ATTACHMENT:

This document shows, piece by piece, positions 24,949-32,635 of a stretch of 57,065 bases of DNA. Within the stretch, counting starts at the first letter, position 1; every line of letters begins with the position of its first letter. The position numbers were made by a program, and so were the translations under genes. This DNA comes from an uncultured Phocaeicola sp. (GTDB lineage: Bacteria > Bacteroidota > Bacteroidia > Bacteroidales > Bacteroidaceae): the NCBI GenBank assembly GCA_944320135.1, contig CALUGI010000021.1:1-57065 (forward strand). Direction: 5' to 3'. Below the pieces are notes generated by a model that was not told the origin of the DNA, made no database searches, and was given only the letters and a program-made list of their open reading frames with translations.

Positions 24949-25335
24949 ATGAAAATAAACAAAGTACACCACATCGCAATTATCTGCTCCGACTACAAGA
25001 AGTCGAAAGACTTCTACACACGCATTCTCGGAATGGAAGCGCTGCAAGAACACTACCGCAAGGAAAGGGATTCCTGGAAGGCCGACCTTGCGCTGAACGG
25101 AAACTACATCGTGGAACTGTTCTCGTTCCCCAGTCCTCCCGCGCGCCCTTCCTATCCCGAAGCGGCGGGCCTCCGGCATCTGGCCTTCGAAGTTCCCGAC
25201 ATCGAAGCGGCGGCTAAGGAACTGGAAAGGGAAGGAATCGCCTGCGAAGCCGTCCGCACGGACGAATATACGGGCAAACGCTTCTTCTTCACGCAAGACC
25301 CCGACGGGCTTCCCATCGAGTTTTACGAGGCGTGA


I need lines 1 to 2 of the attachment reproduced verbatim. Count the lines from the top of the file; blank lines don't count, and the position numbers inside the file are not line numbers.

This document shows, piece by piece, positions 24,949-32,635 of a stretch of 57,065 bases of DNA. Within the stretch, counting starts at the first letter, position 1; every line of letters begins with the position of its first letter. The position numbers were made by a program, and so were the translations under genes. This DNA comes from an uncultured Phocaeicola sp. (GTDB lineage: Bacteria > Bacteroidota > Bacteroidia > Bacteroidales > Bacteroidaceae): the NCBI GenBank assembly GCA_944320135.1, contig CALUGI010000021.1:1-57065 (forward strand). Direction: 5' to 3'. Below the pieces are notes generated by a model that was not told the origin of the DNA, made no database searches, and was given only the letters and a program-made list of their open reading frames with translations.

Positions 24949-25335